Book follows former child soldiers from horror to healing

Book follows former child soldiers from horror to healing

The stories are horrific.

 

On her first trip to Congo, in 2008, Bethany Haley Williams listened and cried — mostly she cried —

while being told stories of children being kidnapped at young ages and forced to kill their parents.

 

Children were forcefully taken away by the Lord’s Resistance Army and made to fight as child soldiers.

Adults who were spared death were told that soldiers would eventually be back for their youngest.

 

LINK: http://tnne.ws/1C5lWMI

 

“It just broke me and broke my spirit,” Williams said of the stories she heard on her trip with African

Leadership and Reconciliation Ministries.

 

Williams herself had lived through trauma and depression and felt a bond with the children she

encountered there.

 

“I just saw a different level of brokenness,” she said.

 

Williams, who lives in Nashville, recently released “The Color of Grace,” a book chronicling her work with

the Brentwood nonprofit Exile International, which she founded shortly after making her first trip to

Congo.

 

“It wasn’t easy,” she said, “but I knew this story had to be told.”

 

Williams and her husband, Matthew, who travel back and forth two or three times a year for art therapy

workshops and one-on-one counseling sessions, are continuing to work toward making all children of

Uganda and Congo soldiers of peace rather than war.

 

She recently spoke with The Tennessean regarding her life’s work with Exile International and the

release of “The Color of Grace.”

 

Talk about the focus of Exile International.

The focus is mind, body, spirit rehabilitation for the children, so they’re able to receive trauma care and

then there’s conflict resolution and leadership training. We’re also able to meet their physical needs as

well with education, clothes and medical care and for some of them a place to stay, because most of

them have been orphaned because of the war. We’re seeing them now actually go back into the villages

they fought in and they are doing dramas about peace and reconciliation and forgiveness. Their stories

are really coming full circle, which is pretty beautiful.

 

How do you keep from going emotionally bankrupt?

I can’t say that I haven’t been, at times. I mean, I think, when you sit with a child and you hear how they

were … held in slavery by rebel forces, that it has to emotionally break you. There’s no way you can hear

those stories and it not emotionally break you. That is what I’ve used to fuel my passion to do something

because the natural reaction when you look darkness in the eyes and evil in the eyes, at this level, the

natural reaction is to just look away and say it’s too big. I really tried to make a conscious choice not to

do that and I regularly tell myself that these could be my kids and if they were my kids I wouldn’t have

the option of looking away.”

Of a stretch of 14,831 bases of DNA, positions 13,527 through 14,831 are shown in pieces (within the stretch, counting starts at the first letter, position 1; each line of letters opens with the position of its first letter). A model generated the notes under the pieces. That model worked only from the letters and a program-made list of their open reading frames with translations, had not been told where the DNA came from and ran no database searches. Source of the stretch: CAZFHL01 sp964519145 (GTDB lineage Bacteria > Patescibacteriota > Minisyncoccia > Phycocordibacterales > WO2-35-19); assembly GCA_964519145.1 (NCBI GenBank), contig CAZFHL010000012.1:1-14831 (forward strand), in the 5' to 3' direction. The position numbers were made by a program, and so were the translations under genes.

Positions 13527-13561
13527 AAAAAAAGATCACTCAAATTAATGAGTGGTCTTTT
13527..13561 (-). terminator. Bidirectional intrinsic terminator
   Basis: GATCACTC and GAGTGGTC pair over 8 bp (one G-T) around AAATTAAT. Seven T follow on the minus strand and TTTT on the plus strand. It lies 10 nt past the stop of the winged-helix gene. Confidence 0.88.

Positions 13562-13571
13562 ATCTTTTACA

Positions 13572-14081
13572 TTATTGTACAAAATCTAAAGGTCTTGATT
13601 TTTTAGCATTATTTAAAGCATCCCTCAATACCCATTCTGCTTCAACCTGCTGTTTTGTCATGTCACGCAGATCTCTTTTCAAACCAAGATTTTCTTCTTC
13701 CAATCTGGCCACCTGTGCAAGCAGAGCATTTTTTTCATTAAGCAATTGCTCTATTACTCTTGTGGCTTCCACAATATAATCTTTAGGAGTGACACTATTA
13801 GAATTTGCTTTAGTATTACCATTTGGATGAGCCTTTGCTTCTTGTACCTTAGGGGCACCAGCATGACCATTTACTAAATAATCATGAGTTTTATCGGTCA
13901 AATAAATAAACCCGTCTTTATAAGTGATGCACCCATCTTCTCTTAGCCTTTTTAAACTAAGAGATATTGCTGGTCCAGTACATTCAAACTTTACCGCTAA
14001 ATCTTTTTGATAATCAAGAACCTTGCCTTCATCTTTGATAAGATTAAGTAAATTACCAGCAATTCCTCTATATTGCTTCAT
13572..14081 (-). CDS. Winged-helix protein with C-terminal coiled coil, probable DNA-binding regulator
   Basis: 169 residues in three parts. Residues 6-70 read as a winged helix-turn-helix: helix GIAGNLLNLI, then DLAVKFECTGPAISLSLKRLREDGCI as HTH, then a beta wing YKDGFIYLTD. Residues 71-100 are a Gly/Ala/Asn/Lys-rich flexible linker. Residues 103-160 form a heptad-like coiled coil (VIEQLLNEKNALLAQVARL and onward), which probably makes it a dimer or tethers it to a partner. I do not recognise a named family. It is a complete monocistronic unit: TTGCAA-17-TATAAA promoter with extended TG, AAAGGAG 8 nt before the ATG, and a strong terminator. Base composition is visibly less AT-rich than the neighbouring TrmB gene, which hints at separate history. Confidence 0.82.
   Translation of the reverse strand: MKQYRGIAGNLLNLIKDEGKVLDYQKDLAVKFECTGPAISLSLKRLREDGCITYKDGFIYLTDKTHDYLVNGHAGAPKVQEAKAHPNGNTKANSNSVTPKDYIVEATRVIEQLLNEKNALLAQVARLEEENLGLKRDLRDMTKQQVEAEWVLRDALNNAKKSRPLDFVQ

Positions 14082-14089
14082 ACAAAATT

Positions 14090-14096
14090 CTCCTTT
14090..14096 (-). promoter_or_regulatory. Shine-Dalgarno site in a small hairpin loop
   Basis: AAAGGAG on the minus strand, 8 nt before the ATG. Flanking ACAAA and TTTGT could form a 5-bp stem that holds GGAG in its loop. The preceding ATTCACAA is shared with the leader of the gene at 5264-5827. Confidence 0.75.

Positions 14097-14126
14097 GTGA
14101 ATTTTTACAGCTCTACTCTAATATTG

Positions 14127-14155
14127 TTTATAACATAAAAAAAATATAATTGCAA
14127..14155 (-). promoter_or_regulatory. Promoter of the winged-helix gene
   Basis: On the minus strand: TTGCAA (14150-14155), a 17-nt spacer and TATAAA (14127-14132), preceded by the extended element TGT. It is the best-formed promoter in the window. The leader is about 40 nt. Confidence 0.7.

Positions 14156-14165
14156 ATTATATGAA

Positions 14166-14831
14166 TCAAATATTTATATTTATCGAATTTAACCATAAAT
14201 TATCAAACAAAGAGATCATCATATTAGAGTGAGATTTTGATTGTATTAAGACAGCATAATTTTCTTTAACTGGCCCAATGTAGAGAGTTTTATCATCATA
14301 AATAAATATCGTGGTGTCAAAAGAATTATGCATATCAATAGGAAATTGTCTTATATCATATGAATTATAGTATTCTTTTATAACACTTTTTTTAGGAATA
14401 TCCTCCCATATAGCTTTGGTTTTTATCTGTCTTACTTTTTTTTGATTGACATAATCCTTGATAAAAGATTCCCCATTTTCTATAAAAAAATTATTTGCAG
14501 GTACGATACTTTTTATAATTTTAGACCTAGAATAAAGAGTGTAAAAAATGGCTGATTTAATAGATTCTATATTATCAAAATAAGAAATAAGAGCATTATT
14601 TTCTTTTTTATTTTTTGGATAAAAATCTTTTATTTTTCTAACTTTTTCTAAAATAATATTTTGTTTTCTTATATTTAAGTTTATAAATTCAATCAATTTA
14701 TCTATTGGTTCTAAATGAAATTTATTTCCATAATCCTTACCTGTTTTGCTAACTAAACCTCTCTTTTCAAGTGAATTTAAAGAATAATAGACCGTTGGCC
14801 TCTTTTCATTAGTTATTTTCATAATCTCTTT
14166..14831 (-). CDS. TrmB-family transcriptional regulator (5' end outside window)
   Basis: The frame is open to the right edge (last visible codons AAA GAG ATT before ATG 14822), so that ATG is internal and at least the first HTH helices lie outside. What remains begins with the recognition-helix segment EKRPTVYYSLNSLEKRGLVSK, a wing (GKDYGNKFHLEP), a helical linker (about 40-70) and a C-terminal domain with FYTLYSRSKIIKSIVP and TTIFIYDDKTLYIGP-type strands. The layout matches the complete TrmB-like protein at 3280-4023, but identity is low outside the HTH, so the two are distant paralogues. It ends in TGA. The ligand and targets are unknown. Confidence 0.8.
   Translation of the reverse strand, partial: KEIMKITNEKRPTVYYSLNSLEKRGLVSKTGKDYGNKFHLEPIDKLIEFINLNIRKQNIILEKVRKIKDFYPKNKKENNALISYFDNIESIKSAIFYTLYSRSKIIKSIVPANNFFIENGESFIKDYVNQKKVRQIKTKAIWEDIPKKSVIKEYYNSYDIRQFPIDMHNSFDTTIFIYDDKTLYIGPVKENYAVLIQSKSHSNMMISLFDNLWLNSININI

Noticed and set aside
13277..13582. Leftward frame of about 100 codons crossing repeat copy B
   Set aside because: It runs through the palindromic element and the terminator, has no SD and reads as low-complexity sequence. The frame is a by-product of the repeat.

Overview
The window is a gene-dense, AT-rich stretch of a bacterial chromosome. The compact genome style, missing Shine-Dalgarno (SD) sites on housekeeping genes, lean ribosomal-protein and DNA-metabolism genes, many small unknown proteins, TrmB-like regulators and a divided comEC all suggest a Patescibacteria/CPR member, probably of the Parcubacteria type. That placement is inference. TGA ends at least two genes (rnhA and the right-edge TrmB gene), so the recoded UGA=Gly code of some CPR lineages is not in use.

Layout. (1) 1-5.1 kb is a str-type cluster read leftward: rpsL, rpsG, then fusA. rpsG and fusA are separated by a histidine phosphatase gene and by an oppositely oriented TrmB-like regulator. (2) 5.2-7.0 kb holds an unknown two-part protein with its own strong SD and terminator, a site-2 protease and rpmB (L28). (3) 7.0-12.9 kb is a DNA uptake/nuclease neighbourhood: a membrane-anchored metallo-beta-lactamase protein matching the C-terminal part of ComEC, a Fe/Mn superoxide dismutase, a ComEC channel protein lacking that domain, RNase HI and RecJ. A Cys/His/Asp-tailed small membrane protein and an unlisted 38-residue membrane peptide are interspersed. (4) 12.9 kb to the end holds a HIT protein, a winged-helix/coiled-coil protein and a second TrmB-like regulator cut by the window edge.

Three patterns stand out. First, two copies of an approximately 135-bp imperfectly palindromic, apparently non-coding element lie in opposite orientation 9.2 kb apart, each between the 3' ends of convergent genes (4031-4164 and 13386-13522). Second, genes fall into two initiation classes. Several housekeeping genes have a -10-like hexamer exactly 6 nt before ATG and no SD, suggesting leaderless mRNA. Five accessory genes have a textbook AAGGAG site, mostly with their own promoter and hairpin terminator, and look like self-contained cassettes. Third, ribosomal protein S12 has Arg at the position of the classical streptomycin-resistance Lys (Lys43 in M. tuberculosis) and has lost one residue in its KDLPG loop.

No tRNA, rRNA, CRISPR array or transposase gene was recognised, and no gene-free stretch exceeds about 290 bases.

What convinced you to finally write the book?

I remember sitting up in bed one night and thinking, there’s no way the world knows about this and

they’re not doing anything. It’s just impossible. Like, I have to believe people are better than that and

they have more kindness than that. I just realized people don’t know. They don’t know children are

enslaved in the bush and they don’t realize that kids are still being kidnapped. It’s not something new,

it’s been going on. … It’s been missed and that’s one of the goals we have with the book, is that it’ll be a

catalyst and to be a mouthpiece for 1) the children who have been rescued and are trying to start a new

life, and 2) the children — girls and boys — that are still in the bush.

 

Did you discover the bond you share with those children while writing the book or beforehand?

I realized even from the beginning that God was using what I learned from my own journey through

trauma and depression and even being suicidal, he was using those lessons he taught me to lead me into

the lives of children who had been traumatized, so I could relate to them a little bit in a different way

and I could use what he taught me to help them. What I went through was just a drop in the bucket

compared to what they went through.

 

It’s incomprehensible to even imagine.

They don’t have a choice and they want to get out. … There’s a fear they instill in these children that ‘I

can’t leave’ or ‘I have to do what they say,’ which is one of the reasons they kidnap the kids. … There’s

that hierarchy with adults. … So, to go back to your original question: For me, I saw God using my pain

for a purpose and that message — I really wanted to help the kids to see that their pain could become

purposeful, and we’re seeing that happen now. The very thing that they thought would kill them is

fueling them to go back to their villages and speak about peace and reconciliation and forgiveness. Even

on this last trip, one of our graduates came down from the mountains in Congo and told us he was doing

trauma work and studying the Bible with rebels three times a week.

 

Slowly it’s changing.

If enough children and enough young people started to speak up … then the whole country would

change.

@KRC_Nashville

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